NGO Leader Warns CCP Plans To Export Immoral Organ Trafficking Abroad

China organ harvesting
Screengrabbed blurred image of doctors in China harvesting organs from a human body. |

The Communist government of China intends to export its atrocious practice of forced organ harvesting as soon as it is in a position to destroy ethical norms in the western transplant industry, the founder of a non-government organization monitoring such horrendous practices reveals.

Human organs are frequently harvested from political prisoners of conscience, who are then murdered on demand under the Chinese Communist Party.

Doctors Against Forced Organ Harvesting (DAFOH) founder and executive director, Dr. Torsten Trey, recently spoke with EpochTV's "Crossroads" to talk about how the CCP does this.

Dr. Trey, featured in the award-winning documentary "Human Harvest," and a co-editor of the book "State Organs: Transplant Abuse in China," said the Chinese government has been torturing political prisoners for decades in order to fuel its "industrial-scale organ" harvesting operations, which provide organs to the international transplant market.

Trey said that, in light of China's aspirations to control a wide range of sectors, the country has also aspired to become the world leader in the transplant industry.

"In Western countries, we follow ethical standards for the benefit of the patient. There is a purpose of it, that comes with waiting time," he explained. "It is based on free voluntary consent as a foundation to donate organs."

This notion of informed consent is essentially undermined by the concept of coerced organ harvesting, he said.

Western medical standards are therefore seen as a threat to China's coercive organ harvesting program by the Chinese government.

"So China is highly interested in tearing down this [Western] system to basically make forced organ harvesting the common standard in transplant medicine," he pointed out.

Desperate for global supremacy

Trey believes that if China establishes itself as the dominant voice in the transplant industry, it will set "new standards" in the area of transplants. He warned that Beijing would be "unrestricted in its pursuit to eradicate" political detainees without regard for international oversight or condemnation.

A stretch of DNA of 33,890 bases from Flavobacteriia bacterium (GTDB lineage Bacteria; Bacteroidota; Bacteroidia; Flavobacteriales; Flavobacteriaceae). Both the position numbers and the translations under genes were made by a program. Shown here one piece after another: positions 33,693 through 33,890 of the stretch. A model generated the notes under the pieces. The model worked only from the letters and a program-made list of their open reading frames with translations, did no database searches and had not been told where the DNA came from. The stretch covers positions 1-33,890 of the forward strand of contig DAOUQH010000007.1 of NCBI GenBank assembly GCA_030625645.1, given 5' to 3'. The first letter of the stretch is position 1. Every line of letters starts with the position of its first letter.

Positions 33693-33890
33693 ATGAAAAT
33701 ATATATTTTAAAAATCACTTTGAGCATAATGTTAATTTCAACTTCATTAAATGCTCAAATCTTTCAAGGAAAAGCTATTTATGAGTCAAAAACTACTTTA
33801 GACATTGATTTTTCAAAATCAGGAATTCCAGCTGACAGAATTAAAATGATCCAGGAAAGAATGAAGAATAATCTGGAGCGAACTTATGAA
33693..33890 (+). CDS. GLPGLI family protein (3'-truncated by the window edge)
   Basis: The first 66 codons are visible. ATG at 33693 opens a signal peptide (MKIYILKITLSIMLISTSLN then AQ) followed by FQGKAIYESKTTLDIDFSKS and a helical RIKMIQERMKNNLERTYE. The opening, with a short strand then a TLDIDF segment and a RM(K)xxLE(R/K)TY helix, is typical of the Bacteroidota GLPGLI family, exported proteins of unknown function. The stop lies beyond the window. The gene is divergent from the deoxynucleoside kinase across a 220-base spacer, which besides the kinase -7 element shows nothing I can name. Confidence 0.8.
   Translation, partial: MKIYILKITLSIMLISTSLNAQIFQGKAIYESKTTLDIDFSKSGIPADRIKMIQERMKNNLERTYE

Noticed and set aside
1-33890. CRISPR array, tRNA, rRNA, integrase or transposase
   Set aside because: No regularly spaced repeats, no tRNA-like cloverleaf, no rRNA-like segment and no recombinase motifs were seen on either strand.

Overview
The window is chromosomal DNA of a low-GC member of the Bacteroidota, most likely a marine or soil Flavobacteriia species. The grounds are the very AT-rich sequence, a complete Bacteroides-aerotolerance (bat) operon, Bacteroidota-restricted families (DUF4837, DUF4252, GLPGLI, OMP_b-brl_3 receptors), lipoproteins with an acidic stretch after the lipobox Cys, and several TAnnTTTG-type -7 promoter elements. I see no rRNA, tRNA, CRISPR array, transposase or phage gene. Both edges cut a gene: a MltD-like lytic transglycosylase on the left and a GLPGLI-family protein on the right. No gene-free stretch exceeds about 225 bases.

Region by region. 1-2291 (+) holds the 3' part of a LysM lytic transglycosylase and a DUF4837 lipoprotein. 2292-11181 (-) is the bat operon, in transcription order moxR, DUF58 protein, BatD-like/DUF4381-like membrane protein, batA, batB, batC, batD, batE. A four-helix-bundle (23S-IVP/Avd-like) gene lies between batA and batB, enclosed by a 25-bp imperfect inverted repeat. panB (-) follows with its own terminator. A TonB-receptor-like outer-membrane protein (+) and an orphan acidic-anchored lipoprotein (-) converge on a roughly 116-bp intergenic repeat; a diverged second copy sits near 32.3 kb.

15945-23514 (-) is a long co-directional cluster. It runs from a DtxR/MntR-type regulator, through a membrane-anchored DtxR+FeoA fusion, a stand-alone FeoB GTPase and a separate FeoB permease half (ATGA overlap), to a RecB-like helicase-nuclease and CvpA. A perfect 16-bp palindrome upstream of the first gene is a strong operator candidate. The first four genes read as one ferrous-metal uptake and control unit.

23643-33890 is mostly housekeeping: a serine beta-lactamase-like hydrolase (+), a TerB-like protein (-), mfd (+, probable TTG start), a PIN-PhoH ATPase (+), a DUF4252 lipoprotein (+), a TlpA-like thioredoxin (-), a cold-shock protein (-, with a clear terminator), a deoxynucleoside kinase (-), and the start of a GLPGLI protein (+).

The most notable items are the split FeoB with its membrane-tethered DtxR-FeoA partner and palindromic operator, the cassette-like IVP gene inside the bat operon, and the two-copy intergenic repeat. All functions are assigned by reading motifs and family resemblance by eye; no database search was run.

A number of individuals who were almost victims of China's forced organ harvesting in recent years, according to Trey, came forward to talk with him.

When they were detained in China, some claim they were subjected to repeated blood tests, while one former prisoner claimed the authorities informed him during a blood test that his organs might be taken.

Trey further said that he has also read reports of organs being removed from the corpses of deceased prisoners held by the Communist Party of China.

For years, human rights activists have been forced to discuss the problem because of mounting evidence. Governments worldwide have also denounced this practice, including the US and the UK.

In 2016, the United States House of Representatives approved H.Res. 343, which also demanded an end to China's organ harvesting practice.

In March, new legislation to fight forced organ harvesting and human trafficking was filed in both the Senate (S.602) and the House (H.R.1592). If passed, it would empower the US government to refuse or invalidate the passports of those who participate in illicit organ procurement. Additionally, it would ban the sale of organ transplant surgical equipment from the United States to foreign companies linked to the crime.

International pressure has been mounting on China to stop its practice of organ harvesting via coercion. Trey said that his group coordinated a worldwide petition for six years, concluding in 2018, gathering more than 3 million signatures and pleading with the United Nations High Commissioner for Human Rights to urge China to abolish the practice.

Trey now wants the United Nations and impartial investigators "to go on the ground " to conduct an investigation.

"Now we want to have the United Nations and independent investigators to go on the ground [in China], to go into these camps in China" to investigate," he said.